Games that Need More Credit- Predator: Concrete Jungle

It’s time for change! A breath of fresh air. A breath that involves inhaling the nostalgic scents of burning metal, smoke, and blood. Rather than following what has become my regular routine of finding a new story and writing an article, I have decided to write about a game that has been out for a while, putting my own little twist on one of my cowriters’ (Dylan) “Better Late than Never” segment. Today I am going to talk about a game which I think did not get the credit which it was due. While this game could possibly have gone by without you knowing of its existence, you probably know about the franchise which birthed it: Predator.

Predator: Concrete Jungle was a game for the original Xbox which hit shelves in early 2005. Created to ride the fan wave made by the film Alien vs Predator (AVP). Naturally, as all video gamers do, I presumed that this game was going to be horrible- a simple attempt to gain more money from the fan base- however, when I bought it, I was surprised. While this game was no Skyrim (clearly, as it came on the original xbox, in a time when gaming was still adjusting to more advanced consoles), it still had its merits.

The Game’s Story

In the summer of 1930, a Yautja (Predator) hunter came to ‘New  Way City’ to hunt the greatest of prey- man. According to the introductory narration, we can assume that the creature had been there for some time, earning the nick name “the New Way Devil”. The Devil had taken to hunting and killing gangsters and mob bosses, and his hunt was coming to an end. However, the devil slipped up, and on the night where he killed Bruno Borgia, the God of Gansters, he sustained serious injury (you find out how later in the game). Dropping his advanced equipment, the Devil fled, making for his final target before leaving the planet. This is where the player is given control of the Predator.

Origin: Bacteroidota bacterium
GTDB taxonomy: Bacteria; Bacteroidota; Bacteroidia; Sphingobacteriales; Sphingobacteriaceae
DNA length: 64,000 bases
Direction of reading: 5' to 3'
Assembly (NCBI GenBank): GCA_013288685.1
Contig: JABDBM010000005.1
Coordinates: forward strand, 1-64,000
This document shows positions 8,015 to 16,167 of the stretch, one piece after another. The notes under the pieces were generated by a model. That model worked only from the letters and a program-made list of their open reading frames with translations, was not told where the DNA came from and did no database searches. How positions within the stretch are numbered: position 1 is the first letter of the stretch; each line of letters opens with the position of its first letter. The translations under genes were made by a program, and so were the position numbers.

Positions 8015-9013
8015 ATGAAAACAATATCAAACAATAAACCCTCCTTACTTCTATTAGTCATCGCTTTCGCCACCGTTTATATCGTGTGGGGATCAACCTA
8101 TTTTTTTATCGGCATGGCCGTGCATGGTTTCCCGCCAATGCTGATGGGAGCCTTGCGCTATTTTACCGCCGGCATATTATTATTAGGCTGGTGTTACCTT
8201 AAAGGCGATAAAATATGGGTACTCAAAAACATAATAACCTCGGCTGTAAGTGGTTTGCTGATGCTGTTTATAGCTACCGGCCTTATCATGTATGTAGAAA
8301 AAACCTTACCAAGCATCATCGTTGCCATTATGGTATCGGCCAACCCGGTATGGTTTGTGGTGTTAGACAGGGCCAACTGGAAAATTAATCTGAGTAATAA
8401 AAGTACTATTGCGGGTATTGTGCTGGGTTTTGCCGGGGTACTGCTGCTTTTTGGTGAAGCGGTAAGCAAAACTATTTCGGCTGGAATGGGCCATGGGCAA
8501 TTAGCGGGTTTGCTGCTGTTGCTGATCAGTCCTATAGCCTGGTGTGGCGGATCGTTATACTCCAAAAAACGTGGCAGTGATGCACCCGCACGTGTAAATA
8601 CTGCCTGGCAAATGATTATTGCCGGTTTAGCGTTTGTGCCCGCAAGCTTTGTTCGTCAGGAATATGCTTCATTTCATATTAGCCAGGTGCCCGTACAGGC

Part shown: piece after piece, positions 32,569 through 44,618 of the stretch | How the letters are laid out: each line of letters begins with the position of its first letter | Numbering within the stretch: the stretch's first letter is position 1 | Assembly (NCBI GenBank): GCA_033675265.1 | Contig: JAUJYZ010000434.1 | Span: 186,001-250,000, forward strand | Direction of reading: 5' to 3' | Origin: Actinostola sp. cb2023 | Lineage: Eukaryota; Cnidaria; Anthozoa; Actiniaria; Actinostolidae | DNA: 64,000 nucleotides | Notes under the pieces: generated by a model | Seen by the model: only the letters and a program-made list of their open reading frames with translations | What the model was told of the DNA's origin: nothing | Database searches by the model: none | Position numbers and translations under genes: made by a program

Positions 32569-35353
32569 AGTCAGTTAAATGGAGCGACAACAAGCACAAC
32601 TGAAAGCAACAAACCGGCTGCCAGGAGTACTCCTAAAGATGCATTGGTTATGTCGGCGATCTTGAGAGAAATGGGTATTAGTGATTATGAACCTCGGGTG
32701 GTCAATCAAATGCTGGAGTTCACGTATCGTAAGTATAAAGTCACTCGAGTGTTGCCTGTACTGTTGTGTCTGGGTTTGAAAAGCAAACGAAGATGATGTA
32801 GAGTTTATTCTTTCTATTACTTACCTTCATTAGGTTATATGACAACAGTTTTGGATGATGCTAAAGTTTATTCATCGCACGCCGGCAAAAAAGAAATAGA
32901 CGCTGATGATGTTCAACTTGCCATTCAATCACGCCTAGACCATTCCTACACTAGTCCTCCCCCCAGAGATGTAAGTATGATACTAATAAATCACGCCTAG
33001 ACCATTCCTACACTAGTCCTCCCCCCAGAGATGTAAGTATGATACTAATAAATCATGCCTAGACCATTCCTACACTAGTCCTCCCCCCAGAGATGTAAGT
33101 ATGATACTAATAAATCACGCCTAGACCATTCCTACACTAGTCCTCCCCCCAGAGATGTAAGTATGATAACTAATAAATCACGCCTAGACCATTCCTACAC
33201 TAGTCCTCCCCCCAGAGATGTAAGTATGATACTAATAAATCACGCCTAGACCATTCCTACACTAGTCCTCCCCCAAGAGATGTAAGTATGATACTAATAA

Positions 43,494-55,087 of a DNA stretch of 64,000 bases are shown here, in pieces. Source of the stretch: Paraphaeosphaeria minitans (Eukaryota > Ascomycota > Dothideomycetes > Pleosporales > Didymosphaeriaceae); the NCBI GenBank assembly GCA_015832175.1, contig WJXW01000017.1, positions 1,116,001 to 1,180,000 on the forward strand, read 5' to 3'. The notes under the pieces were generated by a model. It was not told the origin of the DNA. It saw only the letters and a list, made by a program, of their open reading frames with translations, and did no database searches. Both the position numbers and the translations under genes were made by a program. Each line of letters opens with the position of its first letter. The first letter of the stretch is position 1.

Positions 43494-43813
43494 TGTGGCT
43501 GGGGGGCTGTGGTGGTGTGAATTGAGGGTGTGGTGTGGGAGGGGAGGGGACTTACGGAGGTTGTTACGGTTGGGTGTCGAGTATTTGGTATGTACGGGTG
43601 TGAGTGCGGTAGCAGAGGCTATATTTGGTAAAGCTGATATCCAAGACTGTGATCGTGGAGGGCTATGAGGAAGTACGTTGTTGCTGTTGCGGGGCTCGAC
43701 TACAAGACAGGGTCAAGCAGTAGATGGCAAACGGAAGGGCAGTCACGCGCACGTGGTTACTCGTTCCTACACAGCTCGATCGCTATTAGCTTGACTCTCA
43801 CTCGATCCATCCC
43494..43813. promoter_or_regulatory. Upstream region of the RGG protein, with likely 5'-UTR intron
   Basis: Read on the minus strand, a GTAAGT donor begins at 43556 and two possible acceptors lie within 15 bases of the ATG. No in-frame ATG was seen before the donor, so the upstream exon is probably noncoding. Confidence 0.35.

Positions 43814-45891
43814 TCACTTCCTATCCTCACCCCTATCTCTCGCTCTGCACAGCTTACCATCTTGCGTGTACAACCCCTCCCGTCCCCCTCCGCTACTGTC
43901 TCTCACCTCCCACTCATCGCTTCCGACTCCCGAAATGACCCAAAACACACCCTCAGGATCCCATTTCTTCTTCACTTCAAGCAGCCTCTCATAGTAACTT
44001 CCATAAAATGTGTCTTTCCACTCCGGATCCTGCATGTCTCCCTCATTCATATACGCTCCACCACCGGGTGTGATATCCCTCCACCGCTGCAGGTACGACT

Players must carve a path through a mob of rioting prohibition-era gangsters. When the last of his victims dies, the player must return to their ship, however the floor collapses beneath you en route, trapping you underground. Predator fans can probably predict what happens next. Bound by the ways of the Yautja, who do not want the population to know of their existence, the New Way Devil activates his ships self-destruction sequence, hoping to wipe its error and existence from the Earth.

The predator had the misfortune of surviving the explosion, and was forced to face the harsh judgement of his kin who arrived shortly after the explosion. Exiled to a desolate planet, the predator had to fight and survive to live his life of shame, atoning for the sins and consequences of his grievous error in judgement. However, we soon discover that the predator must atone for that and more, as his actions on Earth sent ripples through time, effecting the world in a way that was never meant to be.

One hundred years pass, and the New Way Devil has survived his exile. When his kinsmen arrive, he presumes that it is time for him to return to his people- but he is wrong. After watching a recording aboard the ship, he sees that humans found his hunting technology and adapted it into their own machinery, which was used in turn against his kin. As a result of this, he is sent back to earth, where he must atone for the sins of his past, and avoid further damaging the future.

Game Mechanics

Now, as this is an Original Xbox game, it is not surprising that the game will have its bugs and faults, however Predator: Concrete Jungle’s gaming mechanics have more negative aspects than positives. Most of these aspects can be blamed on poor programming and the game engine.